Can the consumer protection laws of a corporate defendant’s home state, where complained-of activities allegedly occurred, apply to the claims of plaintiffs from all 50 states? That is a 8th Circuit Spotlightquestion that is presently before the Eighth Circuit in two pending appeals.[1] And because a court typically denies certification of a nationwide class when it finds that different states’ laws apply to different plaintiffs, the answer to that question could significantly affect consumer protection class actions.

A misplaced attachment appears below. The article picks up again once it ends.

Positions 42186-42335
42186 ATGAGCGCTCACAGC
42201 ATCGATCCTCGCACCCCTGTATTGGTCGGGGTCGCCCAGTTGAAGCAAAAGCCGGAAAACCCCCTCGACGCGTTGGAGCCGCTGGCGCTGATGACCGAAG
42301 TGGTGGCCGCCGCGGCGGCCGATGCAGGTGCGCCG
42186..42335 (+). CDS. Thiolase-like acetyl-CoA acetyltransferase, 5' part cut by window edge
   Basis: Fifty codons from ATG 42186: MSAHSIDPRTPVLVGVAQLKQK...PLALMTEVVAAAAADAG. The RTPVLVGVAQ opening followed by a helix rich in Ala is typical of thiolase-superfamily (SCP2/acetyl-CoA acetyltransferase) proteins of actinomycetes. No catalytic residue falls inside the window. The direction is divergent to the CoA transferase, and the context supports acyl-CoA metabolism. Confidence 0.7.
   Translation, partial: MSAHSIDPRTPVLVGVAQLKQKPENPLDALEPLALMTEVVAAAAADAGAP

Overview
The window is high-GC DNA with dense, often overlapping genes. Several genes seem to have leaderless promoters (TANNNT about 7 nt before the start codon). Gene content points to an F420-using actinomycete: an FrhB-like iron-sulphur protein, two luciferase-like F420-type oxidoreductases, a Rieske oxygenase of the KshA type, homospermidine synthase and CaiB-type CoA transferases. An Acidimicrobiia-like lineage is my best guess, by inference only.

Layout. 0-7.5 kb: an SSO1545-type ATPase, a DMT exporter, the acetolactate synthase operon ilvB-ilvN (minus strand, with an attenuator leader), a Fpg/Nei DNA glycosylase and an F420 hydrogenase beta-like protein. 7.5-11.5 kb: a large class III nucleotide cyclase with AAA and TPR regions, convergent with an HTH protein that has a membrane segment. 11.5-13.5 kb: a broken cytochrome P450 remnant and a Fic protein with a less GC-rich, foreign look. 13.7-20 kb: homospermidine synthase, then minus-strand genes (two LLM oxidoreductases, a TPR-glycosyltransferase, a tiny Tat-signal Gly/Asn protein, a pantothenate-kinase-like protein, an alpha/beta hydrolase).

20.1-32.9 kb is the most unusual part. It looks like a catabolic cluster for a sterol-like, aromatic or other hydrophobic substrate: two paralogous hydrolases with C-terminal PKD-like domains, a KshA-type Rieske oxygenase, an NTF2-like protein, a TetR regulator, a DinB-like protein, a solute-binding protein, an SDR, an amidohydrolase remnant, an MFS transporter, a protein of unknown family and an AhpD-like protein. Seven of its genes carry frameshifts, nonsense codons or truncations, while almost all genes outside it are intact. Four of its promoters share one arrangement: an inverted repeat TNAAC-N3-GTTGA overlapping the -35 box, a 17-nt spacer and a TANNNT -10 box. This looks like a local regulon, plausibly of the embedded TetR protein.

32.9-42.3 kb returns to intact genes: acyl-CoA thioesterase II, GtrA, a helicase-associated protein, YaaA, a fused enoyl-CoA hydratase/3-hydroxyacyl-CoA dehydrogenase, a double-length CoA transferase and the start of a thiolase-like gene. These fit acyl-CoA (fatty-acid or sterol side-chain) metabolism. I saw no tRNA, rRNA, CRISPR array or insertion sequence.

The defendants in Hudock v. LG Electronics U.S.A., appealed a decision from the District of Minnesota certifying a nationwide class of consumers.[2] The Hudock decision held that, as a matter of constitutional due process and Minnesota’s choice-of-law rules, the law of each corporate defendant’s home state could be applied to claims against it by plaintiffs from all 50 states.[3] One day later, conducting a similar due-process and choice-of-law analysis, a different judge in the same district ruled in Johannessohn v. Polaris Industries  that the law of a plaintiff’s state of residency applies to that plaintiff’s consumer protection claims and denied class certification.[4] Plaintiffs appealed the Polaris decision. Although class certification and choice-of-law issues are generally fact intensive, the Eighth Circuit’s decisions on these appeals will be of interest to retail industry groups, consumer protection advocates, and corporate defendants, as reflected by the number of amicus briefs filed in the appeals.

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